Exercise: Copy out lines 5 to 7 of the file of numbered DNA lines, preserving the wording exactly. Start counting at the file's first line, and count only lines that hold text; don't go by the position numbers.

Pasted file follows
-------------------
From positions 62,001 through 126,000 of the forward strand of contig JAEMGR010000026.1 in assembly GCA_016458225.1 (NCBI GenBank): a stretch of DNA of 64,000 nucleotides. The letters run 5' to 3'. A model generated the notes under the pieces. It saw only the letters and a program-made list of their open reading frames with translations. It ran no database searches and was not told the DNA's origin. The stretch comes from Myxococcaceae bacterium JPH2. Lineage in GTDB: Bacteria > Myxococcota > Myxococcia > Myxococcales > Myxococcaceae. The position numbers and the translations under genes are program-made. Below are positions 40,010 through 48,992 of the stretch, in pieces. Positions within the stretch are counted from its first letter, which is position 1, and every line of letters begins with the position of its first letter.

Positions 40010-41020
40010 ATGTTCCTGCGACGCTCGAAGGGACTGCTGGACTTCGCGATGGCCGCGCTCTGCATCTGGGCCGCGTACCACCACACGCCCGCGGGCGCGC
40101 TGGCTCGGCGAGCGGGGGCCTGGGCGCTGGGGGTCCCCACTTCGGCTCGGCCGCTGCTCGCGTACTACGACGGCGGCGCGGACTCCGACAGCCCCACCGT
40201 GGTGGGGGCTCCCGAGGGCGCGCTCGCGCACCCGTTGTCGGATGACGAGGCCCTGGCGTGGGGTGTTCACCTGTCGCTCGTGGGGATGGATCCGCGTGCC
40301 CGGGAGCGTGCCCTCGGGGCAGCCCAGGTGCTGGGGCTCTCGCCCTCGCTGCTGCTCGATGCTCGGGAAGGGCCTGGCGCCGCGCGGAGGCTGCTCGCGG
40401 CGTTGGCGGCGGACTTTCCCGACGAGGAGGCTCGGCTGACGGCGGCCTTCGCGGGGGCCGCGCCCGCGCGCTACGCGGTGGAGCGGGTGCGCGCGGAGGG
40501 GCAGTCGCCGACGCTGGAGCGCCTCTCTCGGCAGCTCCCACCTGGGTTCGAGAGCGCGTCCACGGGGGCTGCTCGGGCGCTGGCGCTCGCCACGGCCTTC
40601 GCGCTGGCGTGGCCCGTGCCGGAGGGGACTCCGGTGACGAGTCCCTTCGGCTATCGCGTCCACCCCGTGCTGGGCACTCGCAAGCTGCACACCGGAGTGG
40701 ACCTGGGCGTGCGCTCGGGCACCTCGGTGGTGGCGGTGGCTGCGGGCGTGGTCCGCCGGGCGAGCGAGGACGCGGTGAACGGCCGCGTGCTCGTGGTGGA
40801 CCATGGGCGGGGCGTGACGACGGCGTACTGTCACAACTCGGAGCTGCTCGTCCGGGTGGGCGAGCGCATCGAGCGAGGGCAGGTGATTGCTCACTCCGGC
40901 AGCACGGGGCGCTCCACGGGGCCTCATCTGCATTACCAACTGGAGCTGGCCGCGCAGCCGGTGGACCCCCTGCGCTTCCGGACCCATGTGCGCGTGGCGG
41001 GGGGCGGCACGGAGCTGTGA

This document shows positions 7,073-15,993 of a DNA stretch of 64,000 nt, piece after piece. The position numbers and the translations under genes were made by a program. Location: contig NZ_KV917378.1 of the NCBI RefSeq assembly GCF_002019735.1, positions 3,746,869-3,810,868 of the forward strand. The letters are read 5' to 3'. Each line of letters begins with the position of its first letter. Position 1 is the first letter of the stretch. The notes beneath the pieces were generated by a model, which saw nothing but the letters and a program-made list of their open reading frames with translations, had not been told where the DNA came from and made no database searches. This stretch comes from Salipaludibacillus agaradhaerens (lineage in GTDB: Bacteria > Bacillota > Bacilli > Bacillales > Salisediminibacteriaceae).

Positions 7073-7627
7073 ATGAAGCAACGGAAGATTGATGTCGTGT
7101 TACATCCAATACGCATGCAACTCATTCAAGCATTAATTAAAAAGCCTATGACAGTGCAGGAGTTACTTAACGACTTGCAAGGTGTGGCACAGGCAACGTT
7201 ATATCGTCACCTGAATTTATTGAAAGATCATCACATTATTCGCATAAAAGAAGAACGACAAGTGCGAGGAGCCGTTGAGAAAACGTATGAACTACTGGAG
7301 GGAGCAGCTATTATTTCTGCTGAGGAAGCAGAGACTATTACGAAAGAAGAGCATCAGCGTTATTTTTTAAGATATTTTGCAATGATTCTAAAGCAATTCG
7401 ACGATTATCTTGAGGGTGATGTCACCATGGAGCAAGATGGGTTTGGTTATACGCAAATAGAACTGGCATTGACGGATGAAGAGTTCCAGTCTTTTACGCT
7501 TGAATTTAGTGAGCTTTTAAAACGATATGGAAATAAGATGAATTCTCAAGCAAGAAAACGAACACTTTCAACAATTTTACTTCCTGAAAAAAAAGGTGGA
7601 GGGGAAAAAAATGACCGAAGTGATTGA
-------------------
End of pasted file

40201 GGTGGGGGCTCCCGAGGGCGCGCTCGCGCACCCGTTGTCGGATGACGAGGCCCTGGCGTGGGGTGTTCACCTGTCGCTCGTGGGGATGGATCCGCGTGCC
40301 CGGGAGCGTGCCCTCGGGGCAGCCCAGGTGCTGGGGCTCTCGCCCTCGCTGCTGCTCGATGCTCGGGAAGGGCCTGGCGCCGCGCGGAGGCTGCTCGCGG
40401 CGTTGGCGGCGGACTTTCCCGACGAGGAGGCTCGGCTGACGGCGGCCTTCGCGGGGGCCGCGCCCGCGCGCTACGCGGTGGAGCGGGTGCGCGCGGAGGG